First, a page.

How Fast Does Groundwater Flow? (1) • In 1856, Henri Darcy, a French engineer, concluded the velocity of groundwater must be related to: • The hydraulic gradient: the slope of the water table. • The permeability of the rock or sediment through which the water is flowing. • The coefficient of permeability: permeability, density, and viscosity of water, expressed as a coefficient (K). • Also called hydraulic conductivity.
How Fast Does Groundwater Flow? (2) • K(h1-h2) V = L where: K is a coefficient know as the “coefficient of permeability” or “coefficient of conductivity”; h1-h2 is the difference in altitude; L is the horizontal distance between two points; • Because discharge (Q) in streams varies as a function of both stream velocity (V) and cross-sectional area (A), Q = AV
Springs And Wells (1) • A spring is a flow of groundwater emerging naturally at the ground surface. • Small springs are found in all kinds of rocks, but almost all large springs issue from lava flows,limestone, or gravel.
Springs And Wells (2) • A vertical or horizontal change in permeability is a common explanation for the location of springs. • This change involves the pressure of an aquiclude, a body of impermeable or distinctly less permeable rock adjacent to a permeable one. • Springs may also issue from lava flows, especially where a jointed lava flow overlies an aquiclude, or along the trace of a fault.
Springs And Wells (3) • A well will supply water if it intersects the water table. • When water is pumped from a new well, the rate of withdrawal initially exceeds the rate of local groundwater flow. • This imbalance in flow rates creates a conical depression in the water table immediately surrounding the well called a cone of depression.
Springs And Wells (4) • The locally steepened slope of the water table increases the flow of water to the well, consistent with Darcy’s Law. • An impermeable layer of clayey sediment in the zone of aeration may produce a perched water body (a water body perched atop an aquiclude that lies above the main water table).
Aquifers (1) • An aquifer is a body of highly permeable rock or regolith that can store water and yield sufficient quantities to supply wells. • Bodies of gravel and sand generally are good aquifers, because they tend to be highly permeable and often have large dimensions. • Many sandstones are also good aquifers.
Aquifers (2) • Aquifers are of two types: • Confined (bounded by aquicludes). • Unconfined (an aquifer that is not overlain). • An example of an unconfined aquifer is the High Plains aquifer, which lies at shallow depths beneath the High Plains of the United States. • About 30 percent of the groundwater used for irrigation in the United States is obtained from the High Plains aquifer.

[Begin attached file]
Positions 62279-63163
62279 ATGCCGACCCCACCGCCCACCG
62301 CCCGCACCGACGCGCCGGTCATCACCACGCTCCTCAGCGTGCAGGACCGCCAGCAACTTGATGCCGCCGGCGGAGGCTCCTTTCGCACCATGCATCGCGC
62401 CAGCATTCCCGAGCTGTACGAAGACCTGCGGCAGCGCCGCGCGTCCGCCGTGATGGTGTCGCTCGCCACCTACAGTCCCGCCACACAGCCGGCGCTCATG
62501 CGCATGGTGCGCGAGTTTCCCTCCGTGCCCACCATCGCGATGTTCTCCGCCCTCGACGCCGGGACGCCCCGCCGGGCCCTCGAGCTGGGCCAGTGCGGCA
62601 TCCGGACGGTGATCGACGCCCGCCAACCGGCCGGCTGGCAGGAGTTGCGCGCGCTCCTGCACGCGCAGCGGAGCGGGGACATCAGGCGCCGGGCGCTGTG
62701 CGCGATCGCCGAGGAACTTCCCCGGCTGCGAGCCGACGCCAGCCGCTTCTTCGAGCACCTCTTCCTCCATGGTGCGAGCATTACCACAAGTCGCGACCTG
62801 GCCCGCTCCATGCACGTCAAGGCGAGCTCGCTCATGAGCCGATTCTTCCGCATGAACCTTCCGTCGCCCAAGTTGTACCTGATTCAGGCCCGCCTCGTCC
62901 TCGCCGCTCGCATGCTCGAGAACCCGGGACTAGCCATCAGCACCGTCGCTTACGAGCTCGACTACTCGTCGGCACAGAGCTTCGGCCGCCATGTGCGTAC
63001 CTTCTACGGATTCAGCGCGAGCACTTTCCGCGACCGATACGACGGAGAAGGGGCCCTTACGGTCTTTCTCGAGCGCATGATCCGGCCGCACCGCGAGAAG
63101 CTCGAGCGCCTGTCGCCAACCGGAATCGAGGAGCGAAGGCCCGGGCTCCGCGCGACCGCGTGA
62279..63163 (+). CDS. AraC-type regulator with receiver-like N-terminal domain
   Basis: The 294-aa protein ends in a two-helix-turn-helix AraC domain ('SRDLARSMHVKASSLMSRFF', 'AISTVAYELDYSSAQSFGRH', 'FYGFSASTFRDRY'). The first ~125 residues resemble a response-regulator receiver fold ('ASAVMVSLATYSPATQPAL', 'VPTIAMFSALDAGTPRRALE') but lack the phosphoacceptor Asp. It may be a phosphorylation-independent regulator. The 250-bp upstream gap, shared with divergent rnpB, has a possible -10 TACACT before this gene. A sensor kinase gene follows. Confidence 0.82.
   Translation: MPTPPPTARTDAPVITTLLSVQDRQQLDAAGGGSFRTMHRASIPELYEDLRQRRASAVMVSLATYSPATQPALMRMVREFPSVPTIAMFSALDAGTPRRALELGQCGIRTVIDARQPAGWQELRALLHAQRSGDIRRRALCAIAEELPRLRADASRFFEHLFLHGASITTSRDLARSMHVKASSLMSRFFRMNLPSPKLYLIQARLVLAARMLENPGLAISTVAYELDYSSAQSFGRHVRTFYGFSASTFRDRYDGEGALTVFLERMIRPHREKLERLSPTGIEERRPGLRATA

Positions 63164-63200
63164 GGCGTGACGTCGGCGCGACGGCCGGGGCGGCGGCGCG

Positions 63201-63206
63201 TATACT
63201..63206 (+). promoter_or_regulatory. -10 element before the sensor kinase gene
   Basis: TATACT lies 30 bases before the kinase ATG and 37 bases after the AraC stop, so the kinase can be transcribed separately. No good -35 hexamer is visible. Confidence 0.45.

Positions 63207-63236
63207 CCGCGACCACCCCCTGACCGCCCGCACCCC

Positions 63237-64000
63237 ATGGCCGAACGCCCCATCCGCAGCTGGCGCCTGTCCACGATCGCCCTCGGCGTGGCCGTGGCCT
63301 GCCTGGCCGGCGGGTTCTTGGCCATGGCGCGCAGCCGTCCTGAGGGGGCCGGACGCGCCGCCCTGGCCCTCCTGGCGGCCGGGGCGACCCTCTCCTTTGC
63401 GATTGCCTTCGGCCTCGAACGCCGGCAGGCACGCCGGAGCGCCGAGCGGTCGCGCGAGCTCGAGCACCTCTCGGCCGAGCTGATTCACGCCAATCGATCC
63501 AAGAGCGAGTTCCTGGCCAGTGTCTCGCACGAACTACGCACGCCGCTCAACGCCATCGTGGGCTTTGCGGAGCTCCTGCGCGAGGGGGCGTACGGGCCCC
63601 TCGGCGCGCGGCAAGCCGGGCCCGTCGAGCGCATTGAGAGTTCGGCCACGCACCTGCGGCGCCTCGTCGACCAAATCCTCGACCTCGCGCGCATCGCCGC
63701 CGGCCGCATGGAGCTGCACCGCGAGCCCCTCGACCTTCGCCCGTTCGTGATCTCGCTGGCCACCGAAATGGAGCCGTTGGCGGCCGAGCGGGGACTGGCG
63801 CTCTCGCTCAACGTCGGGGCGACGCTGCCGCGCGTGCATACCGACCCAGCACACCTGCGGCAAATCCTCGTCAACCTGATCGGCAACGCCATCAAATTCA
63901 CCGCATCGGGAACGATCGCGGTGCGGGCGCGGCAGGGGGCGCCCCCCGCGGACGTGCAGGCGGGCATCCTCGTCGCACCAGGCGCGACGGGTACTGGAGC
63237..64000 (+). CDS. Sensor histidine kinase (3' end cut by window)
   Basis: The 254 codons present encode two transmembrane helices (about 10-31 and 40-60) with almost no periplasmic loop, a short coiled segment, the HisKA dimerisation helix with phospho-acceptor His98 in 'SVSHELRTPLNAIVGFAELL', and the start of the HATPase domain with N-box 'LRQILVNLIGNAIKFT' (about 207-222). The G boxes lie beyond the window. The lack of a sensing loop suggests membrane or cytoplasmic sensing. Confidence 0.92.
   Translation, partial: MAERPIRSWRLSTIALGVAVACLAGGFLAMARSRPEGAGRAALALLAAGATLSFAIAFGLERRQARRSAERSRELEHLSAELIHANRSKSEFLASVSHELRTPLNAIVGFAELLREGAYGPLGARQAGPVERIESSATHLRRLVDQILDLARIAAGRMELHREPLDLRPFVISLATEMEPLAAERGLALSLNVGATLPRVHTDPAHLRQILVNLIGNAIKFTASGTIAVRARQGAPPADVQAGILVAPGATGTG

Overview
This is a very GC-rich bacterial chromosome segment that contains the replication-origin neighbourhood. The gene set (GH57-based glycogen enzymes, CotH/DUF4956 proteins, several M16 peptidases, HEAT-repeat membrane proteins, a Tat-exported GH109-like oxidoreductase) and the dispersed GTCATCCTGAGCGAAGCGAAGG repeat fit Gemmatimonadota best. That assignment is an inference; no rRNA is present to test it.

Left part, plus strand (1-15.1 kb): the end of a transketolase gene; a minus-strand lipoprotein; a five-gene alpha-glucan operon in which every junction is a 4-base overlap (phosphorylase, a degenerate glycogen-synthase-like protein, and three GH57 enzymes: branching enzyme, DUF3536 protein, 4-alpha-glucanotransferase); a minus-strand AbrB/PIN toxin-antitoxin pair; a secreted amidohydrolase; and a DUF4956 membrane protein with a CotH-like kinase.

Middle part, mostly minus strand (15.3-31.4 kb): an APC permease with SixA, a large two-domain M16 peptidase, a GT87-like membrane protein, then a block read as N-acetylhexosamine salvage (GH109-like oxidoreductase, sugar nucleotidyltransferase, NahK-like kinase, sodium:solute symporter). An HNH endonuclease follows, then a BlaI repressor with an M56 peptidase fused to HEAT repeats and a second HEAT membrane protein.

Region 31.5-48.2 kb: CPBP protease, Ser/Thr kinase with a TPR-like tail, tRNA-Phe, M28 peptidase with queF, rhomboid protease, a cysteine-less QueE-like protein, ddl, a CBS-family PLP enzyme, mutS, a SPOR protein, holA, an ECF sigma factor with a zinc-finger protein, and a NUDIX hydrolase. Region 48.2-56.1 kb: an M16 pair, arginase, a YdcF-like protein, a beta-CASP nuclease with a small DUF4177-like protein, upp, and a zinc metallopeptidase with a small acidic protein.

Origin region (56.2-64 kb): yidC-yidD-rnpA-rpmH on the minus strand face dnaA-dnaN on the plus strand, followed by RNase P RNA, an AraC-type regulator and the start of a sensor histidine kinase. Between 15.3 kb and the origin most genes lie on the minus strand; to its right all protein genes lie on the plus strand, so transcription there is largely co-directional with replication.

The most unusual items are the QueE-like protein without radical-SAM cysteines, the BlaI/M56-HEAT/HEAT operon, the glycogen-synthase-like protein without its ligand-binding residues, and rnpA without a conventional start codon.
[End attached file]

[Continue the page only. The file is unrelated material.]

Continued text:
Aquifers (3) • In parts of Kansas, New Mexico, and Texas, the water table has dropped so much over the past half century that the thickness of the saturated zone has declined by more than 50 percent. • The Dakota aquifer system in South Dakota provides a good example of a confined aquifer. • Water that percolates into a confined aquifer flows downward under the pull of gravity. • As it flows to greater depths, the water is subjected to increasing hydrostatic pressure.
Aquifers (4) • Potentially, the water could rise to the same height as the water table in the recharge area. • Such an aquifer is called an artesian aquifer, and the well is called an artesian well. • A freely flowing spring supplied by an artesian aquifer is an artesian spring;
Aquifers (5) • The Floridian aquifer is a complex regional aquifer system in which both confined and unconfined units are present, and in which water locally reaches the surface by an artesian flow. • The aquifer system is restricted mainly to middle and late tertiary limestones. • The age of groundwater in the Floridian aquifer system has been determined by radiocarbon dating of carbonate molecules dissolved in the water. • Water in the well farthest from the recharge area is calculated to have been in the ground for at least 19,000 years.
Mining Groundwater And Its Consequences (1) • In the dry regions of western North America, groundwater is a major source of water for human consumption. • In many of these dry regions, withdrawal exceeds natural recharge. • Groundwater can be a nonrenewable resource.
Mining Groundwater And Its Consequences (2) • Natural recharge takes so long to replenish a depleted aquifer that vast underground water supplies have been lost to future generations. • When groundwater withdrawal exceeds recharge, the water table falls. • It can cause shallow wells to run dry and necessitate the drilling of still deeper wells.
Mining Groundwater And Its Consequences (3) • To halt the fall of the water table, groundwater sometimes can be artificially recharged by spraying biodegradable liquid wastes from food processing or sewage treatment plants over the land surface. • The pollutants are removed by biologic processes as the liquid percolates downward through the soil. • The purified water then recharges the groundwater system. • Runoff from rainstorms in urban areas can be channeled and collected in basins.
Subsidence of the Land Surface (1) • The water pressure in the pores of an aquifer helps support the weight of the overlying rocks or sediments. • When groundwater is withdrawn, the pressure is reduced, and the particles of the aquifer shift and settle slightly. • As a result, the land surface subsides.
Subsidence of the Land Surface (2) • The amount of subsidence depends on: • How much the water pressure is reduced. • The thickness and compressibility of the aquifer. • Land subsidence is widespread in the south-western United States. • It has caused structural damage to buildings, roads, cables, pipes, and drains.
Subsidence of the Land Surface (3) • Land subsidence can be especially damaging where water is pumped from beneath cities. • Mexico City. • Pisa, home of the famous Leaning Tower.